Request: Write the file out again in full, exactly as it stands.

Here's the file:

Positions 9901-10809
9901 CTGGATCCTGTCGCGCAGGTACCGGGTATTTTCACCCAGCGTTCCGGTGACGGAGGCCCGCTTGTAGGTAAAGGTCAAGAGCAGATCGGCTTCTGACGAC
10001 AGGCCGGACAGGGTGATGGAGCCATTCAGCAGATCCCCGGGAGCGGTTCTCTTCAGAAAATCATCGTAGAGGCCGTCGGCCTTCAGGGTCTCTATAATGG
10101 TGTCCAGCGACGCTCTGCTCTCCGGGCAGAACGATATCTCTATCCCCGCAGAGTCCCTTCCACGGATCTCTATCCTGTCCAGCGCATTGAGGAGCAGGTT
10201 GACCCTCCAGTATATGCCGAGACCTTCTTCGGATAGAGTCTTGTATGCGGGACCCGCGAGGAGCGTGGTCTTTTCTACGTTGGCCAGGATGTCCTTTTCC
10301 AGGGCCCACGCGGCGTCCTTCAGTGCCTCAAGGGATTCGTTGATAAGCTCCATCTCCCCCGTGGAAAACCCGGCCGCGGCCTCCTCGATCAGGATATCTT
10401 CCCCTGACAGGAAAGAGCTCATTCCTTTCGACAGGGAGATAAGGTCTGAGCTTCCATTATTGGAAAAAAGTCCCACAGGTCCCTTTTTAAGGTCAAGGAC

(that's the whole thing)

Positions 9901-10809
9901 CTGGATCCTGTCGCGCAGGTACCGGGTATTTTCACCCAGCGTTCCGGTGACGGAGGCCCGCTTGTAGGTAAAGGTCAAGAGCAGATCGGCTTCTGACGAC
10001 AGGCCGGACAGGGTGATGGAGCCATTCAGCAGATCCCCGGGAGCGGTTCTCTTCAGAAAATCATCGTAGAGGCCGTCGGCCTTCAGGGTCTCTATAATGG
10101 TGTCCAGCGACGCTCTGCTCTCCGGGCAGAACGATATCTCTATCCCCGCAGAGTCCCTTCCACGGATCTCTATCCTGTCCAGCGCATTGAGGAGCAGGTT
10201 GACCCTCCAGTATATGCCGAGACCTTCTTCGGATAGAGTCTTGTATGCGGGACCCGCGAGGAGCGTGGTCTTTTCTACGTTGGCCAGGATGTCCTTTTCC
10301 AGGGCCCACGCGGCGTCCTTCAGTGCCTCAAGGGATTCGTTGATAAGCTCCATCTCCCCCGTGGAAAACCCGGCCGCGGCCTCCTCGATCAGGATATCTT
10401 CCCCTGACAGGAAAGAGCTCATTCCTTTCGACAGGGAGATAAGGTCTGAGCTTCCATTATTGGAAAAAAGTCCCACAGGTCCCTTTTTAAGGTCAAGGAC